I understand the hon. Gentleman's points about the rural economy. It is important that agriculture in Wales should flourish, together with small businesses, small shops and small factories. In my discussions in the past fortnight I have been particularly interested in how new technology, such as shopping on the internet, can be used effectively in rural areas. I am also conscious that the Assembly has taken a special interest in how to encourage small businesses in rural areas through the rural development plan. We are all pleased to hear that young farmers from Wales are in London today.
§ Mr. Dafydd Wigley (Caernarfon)
The Secretary of State will be aware of the importance of training to business in Wales. Has he studied the words of the First Secretary in the National Assembly yesterday? He spoke about the importance of transferring from the Department for Education and Employment to the National Assembly the responsibility and resources for training under the social funds. Given that there are some differences of opinion and discussions are still going on, will the Secretary of State assure the House that he will take the side of the National Assembly, not the Department for Education and Employment?
§ Mr. Murphy
The right hon. Gentleman is right to raise that issue. I am of course aware of it. I always take the words of the First Secretary seriously. Last night, I heard his words on the telephone at 10.30. Among other things, we discussed the transfer of the social fund that 953 the right hon. Gentleman has raised. It is clearly important that we get the transfer right. I am fully involved in those on-going discussions.
§ Mr. Alan Williams (Swansea, West)
Does my right hon. Friend agree that the allegation that the Government are scrapping the pound and wrecking much of small businesses comes badly from a party which wrecked the pound and scrapped most of our heavy manufacturing business?
§ Mr. Murphy
My right hon. Friend puts it very well. He will recall that between 1979 and 1997, approximately 140,000 manufacturing jobs per year were lost as a result of the policies of the previous Government.
§ Mr. Nigel Evans (Ribble Valley)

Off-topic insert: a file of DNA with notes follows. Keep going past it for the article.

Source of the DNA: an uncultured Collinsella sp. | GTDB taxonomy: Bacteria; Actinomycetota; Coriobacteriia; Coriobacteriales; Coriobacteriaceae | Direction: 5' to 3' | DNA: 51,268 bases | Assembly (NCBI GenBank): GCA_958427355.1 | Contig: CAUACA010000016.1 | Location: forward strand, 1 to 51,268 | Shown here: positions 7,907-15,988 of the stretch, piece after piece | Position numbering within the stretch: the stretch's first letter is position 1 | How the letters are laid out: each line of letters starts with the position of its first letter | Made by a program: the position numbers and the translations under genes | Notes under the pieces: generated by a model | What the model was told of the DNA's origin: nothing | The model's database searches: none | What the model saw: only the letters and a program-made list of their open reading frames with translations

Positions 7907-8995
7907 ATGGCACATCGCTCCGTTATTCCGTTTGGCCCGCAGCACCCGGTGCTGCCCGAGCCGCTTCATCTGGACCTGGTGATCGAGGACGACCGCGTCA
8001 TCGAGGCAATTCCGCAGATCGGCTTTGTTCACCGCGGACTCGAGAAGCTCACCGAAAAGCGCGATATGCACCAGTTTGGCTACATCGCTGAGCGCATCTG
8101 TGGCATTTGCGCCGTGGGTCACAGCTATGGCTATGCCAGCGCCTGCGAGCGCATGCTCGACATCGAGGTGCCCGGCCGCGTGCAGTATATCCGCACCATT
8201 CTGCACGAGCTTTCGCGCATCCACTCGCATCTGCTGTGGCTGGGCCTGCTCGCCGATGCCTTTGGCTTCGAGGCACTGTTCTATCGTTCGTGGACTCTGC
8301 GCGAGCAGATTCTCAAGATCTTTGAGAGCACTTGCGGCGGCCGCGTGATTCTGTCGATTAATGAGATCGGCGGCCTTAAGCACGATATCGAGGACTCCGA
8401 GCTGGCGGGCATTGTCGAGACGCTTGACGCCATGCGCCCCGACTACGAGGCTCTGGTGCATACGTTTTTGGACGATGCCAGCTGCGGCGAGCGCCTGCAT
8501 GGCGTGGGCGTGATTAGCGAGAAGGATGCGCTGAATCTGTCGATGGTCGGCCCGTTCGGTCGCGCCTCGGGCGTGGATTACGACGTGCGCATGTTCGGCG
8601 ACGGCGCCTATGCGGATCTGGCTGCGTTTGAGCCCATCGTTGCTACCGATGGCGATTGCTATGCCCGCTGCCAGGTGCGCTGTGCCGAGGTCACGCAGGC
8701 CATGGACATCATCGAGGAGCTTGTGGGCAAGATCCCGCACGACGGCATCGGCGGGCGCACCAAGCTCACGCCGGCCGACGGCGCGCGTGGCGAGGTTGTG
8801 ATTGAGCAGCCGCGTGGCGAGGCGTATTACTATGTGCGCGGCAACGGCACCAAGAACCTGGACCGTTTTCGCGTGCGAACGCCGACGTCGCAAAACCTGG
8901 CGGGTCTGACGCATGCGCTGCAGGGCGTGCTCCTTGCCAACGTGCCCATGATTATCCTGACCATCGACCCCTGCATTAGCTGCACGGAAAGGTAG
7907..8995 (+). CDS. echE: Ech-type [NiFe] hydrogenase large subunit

The Secretary of State will know that the amount of burdens, red tape and regulations on small businesses has grown dramatically over the past three years—by £10 billion nationally. With Europe, Westminster, county councils and now the Welsh Assembly all telling small businesses what to do, will he state that all those levels of government will start to listen a bit more to what small businesses are saying? Will he give an indication to small businesses that the demands for primary legislative powers to be given to the Welsh Assembly—which are now being made by his own party in the Assembly—will be resisted and that the people of Wales will have another referendum before any primary legislative powers are given to the Assembly?
§ Mr. Murphy
Those two points are not necessarily connected. We are all aware of the concerns of small businesses about regulation, and the Government and the Assembly are taking those concerns seriously. These points were made to me last week by the British Retail Consortium. The Government have a new ministerial committee on regulation that is looking carefully at the matter, and a Bill on regulatory reform is being published for scrutiny. The Government and the Assembly are working together to ensure that burdens on business in Wales can be tackled, and procedures in the Assembly now take into account consultation with business with regard to the Assembly's own legislation.